Facts About Substantial Gainful Activity And Social Security Disability
If you are applying for either of the federal disability programs managed by the Social Security Administration (SSA), you have probably already discovered that complying with the strict eligibility rules is key. To qualify for benefits under Social Security Disability Insurance (SSDI), you must have accumulated sufficient credits through your work history over the last few years before applying. For Supplemental Security Income (SSI) benefits, your assets and income must be valued under the threshold amount set by SSA. Both programs require an applicant to meet the medical requirement: You must have a disabling medical condition that prevents you from working or imposes significant limitations upon earning an income, and this condition is expected to last at least one year or result in death.
In evaluating an application for SSDI or SSI, SSA will review a factor termed “Substantial Gainful Activity” (SGA) – a concept that also impacts your rights even after you were approved for disability benefits. A Maryland Social Security disability lawyer can explain how SGA affects your initial application and future status, but an overview should be helpful.
Basics of SGA
The general concept of disability does not focus solely on the disabling medical condition, but it relates to whether applicants are able to earn enough to support themselves. As such, Substantial Gainful Activity is measured in terms of dollar value. If you make more than the SGA for a given year, you will not qualify for SSDI/SSI disability benefits. For 2022, the threshold for SGA is $1,350 and $2,260 for blind individuals applying for SSDI; SSA does not impose SGA limits upon SSI applicants who are blind.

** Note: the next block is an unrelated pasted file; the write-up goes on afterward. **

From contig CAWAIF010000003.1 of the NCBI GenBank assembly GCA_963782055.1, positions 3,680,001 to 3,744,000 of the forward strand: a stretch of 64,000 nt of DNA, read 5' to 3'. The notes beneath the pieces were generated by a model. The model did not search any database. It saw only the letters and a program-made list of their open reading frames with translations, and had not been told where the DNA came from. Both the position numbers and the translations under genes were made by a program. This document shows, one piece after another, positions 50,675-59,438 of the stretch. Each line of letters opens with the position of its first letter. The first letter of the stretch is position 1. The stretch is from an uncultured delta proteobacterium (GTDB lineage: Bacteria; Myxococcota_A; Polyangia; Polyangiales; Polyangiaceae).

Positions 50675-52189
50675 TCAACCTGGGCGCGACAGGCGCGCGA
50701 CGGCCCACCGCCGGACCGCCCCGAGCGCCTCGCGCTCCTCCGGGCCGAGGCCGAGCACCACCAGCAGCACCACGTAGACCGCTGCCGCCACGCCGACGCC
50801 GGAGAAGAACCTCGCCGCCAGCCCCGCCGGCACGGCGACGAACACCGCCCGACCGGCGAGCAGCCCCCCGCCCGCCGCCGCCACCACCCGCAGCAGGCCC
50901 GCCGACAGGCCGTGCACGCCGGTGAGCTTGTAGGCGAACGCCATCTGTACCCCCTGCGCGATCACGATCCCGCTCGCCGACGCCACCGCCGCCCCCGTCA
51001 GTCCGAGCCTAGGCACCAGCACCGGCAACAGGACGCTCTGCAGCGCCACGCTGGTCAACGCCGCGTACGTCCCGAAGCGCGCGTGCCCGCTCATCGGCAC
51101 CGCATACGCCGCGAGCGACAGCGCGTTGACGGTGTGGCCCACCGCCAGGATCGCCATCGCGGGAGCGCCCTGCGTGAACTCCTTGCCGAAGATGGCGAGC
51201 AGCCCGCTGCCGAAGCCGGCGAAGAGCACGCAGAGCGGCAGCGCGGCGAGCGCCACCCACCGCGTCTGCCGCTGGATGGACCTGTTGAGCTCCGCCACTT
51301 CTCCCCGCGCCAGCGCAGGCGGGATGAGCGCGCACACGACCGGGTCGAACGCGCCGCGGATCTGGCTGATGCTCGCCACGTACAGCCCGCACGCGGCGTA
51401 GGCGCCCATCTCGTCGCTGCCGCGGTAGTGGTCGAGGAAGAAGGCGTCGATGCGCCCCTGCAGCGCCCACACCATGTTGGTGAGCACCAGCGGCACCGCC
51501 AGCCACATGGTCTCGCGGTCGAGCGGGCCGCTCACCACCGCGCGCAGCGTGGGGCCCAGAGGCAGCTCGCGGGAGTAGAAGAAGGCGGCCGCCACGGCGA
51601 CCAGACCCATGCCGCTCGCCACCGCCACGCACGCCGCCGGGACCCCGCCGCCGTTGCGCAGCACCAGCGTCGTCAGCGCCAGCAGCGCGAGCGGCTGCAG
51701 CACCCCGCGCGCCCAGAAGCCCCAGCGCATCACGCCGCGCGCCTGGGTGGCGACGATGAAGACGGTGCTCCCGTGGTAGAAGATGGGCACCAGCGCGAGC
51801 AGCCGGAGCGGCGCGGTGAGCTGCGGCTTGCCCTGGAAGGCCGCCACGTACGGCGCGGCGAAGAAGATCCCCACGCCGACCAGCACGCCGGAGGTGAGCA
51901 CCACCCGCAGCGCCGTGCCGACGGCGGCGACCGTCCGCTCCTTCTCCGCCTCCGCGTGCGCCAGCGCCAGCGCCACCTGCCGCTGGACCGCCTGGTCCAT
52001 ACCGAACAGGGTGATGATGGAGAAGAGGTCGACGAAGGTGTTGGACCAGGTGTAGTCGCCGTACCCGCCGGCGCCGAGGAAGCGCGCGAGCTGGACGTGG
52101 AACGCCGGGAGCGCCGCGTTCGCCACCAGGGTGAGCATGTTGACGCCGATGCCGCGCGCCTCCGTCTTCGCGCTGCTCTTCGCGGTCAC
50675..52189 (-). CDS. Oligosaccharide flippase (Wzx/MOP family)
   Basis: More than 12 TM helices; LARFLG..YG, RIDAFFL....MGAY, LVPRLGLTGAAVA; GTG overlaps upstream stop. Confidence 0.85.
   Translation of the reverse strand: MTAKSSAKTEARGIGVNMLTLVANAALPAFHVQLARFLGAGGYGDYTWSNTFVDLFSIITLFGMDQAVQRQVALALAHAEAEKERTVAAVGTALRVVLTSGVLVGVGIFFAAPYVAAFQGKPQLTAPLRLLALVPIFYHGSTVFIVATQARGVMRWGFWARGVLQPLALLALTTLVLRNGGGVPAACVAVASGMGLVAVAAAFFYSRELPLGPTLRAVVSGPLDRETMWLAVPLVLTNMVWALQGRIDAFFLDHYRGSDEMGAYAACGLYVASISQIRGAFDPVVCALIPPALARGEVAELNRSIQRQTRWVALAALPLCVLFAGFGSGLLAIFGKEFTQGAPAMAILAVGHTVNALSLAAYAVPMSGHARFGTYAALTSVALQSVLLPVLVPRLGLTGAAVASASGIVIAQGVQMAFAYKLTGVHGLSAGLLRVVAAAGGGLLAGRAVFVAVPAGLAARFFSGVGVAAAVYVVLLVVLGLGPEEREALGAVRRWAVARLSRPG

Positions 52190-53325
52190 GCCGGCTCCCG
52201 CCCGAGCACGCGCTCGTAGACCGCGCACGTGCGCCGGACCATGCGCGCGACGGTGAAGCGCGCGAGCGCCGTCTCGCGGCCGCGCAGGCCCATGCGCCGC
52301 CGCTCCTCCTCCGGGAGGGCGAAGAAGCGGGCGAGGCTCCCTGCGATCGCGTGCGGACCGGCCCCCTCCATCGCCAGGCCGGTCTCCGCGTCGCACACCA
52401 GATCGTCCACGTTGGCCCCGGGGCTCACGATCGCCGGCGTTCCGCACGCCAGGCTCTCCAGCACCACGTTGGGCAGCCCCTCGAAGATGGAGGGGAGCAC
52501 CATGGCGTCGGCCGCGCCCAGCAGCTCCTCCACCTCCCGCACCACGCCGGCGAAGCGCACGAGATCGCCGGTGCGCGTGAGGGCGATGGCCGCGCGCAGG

If you are making SGA by working when you apply, denial is likely. SSA assumes that you are not disabled and can earn a living. Note that SSA does not include income through investments, interest, and other non-employment sources when calculating SGA.
Earnings Above SGA
Many SSDI/SSI recipients might consider going back to work, which could mean losing benefits when income reaches or exceeds SGA. Fortunately, there are options through SSA’s Ticket to Work program, which allows you to test the waters and see how much you can earn. There are three stages:
- The Trial Work Period (TWP) allows you to earn as much as you want and still receive benefits. If you earn more than SGA, you accumulate 1 month. When you accumulate 9 nonconsecutive months within 5 years, you move onto the next stage.
- Your Extended Period of Eligibility (EPE) lasts 36 months, and you will only receive benefits for months that your earnings fall below SGA.
- If your benefits ended after EPE because you were consistently making SGA, you enter the stage of Expedited Reinstatement (EXR). You can start receiving benefits again without a new application.
A Maryland SSDI/SSI Attorney Can Advise You on SGA Issues
To learn more about how SGA affects disability applications and benefits, please contact the Law Offices of Steinhardt, Siskind and Lieberman, LLC. We are happy to set up a no-cost case review at our offices in Glen Burnie, Owings Mills, Ellicott City, or Annapolis, MD.